The twins' birth was the catalyst for Ryan to inherit the quiet, middle child role. The wait was long for Ryan to gain help when his parents were caring for two fussy babies. Our preschooler accomplished a handful of skills on his own. Outfits rarely matched, but he got himself dressed.  Toys were tucked away in odd places, but he picked them up. He retrieved diapers, pacifiers and bottles for his new brothers.  Although I sometimes forgot to thank him, Ryan did not seem to mind.   

It was Ryan who taught Benjamin how to pull a chair over to the counter so they could climb up for a snack.  Once I discovered that my three and five year old were safe I often reminded them to grab me a snack while they were up there. It was divine intervention that kept Ryan and Benjamin alive the first few months of the twins' lives.  

About four years ago, when our youngest arrived, my sister-in-law and I brought eight children to Byerly's for Sunday brunch - six children were mine, two were hers.  Grandma Ann met us at the sidewalk to clear the children from the car and bring them into the restaurant.  Once the cousins and siblings had piled out of the car, Heidi and I left to park her car.  Ten very quiet minutes went by and we still hadn't found a spot.  

Suddenly my cell phone rang, interrupting our peace.  Grandma Ann counted heads and she only had seven children at the table. The newest baby was present. but Ryan was missing.  Heidi and I raced back to the sidewalk.  My five year old wasn't waiting at the drop off location!  I reached hysteria in a matter of seconds, and was about to alert the authorities and request a lock down of the restaurant to canvas the area for a missing child.  Then we heard it.  "Mom?" a quiet voice asked from the third row of Heidi's car.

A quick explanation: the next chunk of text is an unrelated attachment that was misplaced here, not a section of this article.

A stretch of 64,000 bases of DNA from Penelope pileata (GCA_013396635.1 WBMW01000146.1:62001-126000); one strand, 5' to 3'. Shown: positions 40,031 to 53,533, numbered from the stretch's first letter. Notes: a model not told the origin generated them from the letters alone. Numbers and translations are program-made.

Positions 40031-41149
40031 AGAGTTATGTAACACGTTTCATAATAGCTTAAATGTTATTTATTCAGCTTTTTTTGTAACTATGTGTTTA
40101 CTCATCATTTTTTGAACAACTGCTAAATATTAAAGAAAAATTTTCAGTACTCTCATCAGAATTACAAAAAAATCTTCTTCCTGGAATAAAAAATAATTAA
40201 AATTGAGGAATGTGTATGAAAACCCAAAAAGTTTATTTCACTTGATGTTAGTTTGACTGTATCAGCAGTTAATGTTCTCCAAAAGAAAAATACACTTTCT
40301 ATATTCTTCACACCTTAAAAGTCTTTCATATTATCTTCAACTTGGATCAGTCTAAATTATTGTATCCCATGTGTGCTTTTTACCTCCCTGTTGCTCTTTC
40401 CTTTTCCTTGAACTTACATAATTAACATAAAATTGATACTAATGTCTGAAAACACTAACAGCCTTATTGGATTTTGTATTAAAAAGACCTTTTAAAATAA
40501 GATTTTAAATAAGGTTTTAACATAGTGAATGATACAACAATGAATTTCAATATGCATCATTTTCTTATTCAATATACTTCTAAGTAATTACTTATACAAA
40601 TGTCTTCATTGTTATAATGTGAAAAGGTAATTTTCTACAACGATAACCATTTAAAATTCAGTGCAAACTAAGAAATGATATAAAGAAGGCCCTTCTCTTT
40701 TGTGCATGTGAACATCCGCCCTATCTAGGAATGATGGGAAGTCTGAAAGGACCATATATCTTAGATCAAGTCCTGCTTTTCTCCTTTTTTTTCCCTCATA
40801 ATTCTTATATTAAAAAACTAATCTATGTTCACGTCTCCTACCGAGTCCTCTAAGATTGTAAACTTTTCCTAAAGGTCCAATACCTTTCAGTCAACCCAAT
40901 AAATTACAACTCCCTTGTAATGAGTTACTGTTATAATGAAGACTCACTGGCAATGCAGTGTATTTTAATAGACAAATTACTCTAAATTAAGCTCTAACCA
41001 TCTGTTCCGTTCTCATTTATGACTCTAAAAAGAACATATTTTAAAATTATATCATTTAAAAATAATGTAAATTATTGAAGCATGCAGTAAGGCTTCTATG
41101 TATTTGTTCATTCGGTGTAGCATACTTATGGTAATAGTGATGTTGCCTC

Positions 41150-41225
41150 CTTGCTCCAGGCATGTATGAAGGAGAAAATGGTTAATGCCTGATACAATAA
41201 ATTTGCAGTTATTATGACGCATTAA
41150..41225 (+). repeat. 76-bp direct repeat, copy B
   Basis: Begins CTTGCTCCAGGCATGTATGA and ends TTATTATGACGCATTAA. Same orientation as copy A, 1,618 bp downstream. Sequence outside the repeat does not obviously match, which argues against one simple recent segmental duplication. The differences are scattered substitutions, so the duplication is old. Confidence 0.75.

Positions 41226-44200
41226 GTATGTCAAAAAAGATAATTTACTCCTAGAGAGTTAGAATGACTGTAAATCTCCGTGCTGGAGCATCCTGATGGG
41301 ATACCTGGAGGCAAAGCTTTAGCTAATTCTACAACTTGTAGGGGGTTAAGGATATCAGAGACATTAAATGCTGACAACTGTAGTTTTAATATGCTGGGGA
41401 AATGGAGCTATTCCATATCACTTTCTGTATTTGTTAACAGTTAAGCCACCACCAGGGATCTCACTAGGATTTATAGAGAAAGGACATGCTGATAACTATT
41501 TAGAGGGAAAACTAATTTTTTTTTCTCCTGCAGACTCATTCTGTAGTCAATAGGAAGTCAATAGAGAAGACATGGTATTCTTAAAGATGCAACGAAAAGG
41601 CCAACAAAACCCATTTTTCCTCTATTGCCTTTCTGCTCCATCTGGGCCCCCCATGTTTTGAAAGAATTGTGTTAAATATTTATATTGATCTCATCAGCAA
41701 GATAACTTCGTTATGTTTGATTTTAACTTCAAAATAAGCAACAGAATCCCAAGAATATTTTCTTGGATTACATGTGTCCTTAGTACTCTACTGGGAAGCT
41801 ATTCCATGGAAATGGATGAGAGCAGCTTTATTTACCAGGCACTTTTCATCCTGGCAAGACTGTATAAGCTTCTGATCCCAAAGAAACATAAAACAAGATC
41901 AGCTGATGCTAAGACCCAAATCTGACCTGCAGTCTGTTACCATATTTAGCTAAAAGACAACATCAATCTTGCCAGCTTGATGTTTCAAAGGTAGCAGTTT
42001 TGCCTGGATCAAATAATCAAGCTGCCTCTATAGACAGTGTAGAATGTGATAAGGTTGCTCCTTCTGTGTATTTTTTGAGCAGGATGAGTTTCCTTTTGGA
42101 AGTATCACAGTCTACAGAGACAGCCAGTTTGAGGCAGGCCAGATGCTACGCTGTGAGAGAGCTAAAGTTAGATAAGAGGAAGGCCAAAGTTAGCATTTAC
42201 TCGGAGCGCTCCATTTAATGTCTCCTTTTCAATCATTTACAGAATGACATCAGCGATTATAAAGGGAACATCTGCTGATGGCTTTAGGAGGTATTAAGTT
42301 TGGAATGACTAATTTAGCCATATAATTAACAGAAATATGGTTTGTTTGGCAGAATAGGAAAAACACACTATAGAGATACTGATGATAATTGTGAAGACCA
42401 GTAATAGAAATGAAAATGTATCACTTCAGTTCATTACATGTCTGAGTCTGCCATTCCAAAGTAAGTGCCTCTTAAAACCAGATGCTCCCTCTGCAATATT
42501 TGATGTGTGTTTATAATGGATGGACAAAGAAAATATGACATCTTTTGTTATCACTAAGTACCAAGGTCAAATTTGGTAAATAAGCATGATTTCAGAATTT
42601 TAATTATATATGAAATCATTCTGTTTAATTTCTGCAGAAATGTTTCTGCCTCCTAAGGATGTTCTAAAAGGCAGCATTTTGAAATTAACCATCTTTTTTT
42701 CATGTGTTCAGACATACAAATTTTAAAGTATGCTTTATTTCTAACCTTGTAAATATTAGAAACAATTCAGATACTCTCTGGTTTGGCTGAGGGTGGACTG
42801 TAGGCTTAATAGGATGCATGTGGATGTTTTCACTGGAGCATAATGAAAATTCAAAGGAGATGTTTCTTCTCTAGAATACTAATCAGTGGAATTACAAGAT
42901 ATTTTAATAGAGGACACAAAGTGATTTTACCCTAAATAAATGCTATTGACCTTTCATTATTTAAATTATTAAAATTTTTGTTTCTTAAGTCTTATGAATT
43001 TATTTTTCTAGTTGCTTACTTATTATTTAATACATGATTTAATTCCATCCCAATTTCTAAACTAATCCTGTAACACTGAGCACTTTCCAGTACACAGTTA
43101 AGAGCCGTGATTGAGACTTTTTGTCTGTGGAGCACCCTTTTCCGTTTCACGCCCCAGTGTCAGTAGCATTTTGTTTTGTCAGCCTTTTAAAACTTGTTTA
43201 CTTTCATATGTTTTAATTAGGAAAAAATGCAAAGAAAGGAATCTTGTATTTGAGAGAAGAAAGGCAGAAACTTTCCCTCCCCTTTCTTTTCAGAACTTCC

Ryan had not left the van.  Once composure was gained, and my tears were wiped away, Heidi and I asked Ryan why he hadn't exited with everyone else.  

"I twied Mom," Ryan explained with a smile, "but every time I got to a door someone shut it, so I 'cided to go with you." 

The guilt I felt that day was tremendous.  I confess that I did not feel worried for Ryan though.  I believe he is content with his place in the family.  He has three brothers that rough house and find trouble with him every day.  He searches for his older sister when I can't help him and he is adored by his little sister.  I treasure reading, and contemplating questions about Jesus, with him.  He is a deep thinker.

After the blizzard today I watched Ryan haul logs into the house with his dad.  It was cold and windy, but Ryan was happy.    They worked diligently and silently as they often do. When they are together Ryan isn't lost in the chaos.  He isn't the middle child.  He is his father's son.

Tuesday, February 12, 2013

Ash Wednesday

The following video from Our Sunday Visitor is a lovely reminder of how families, educators, and children should spend this Lent, 2013.

Our Sunday Visitor Lent Guide is a wonderful resource to read with Catholic families, educators, students, and children.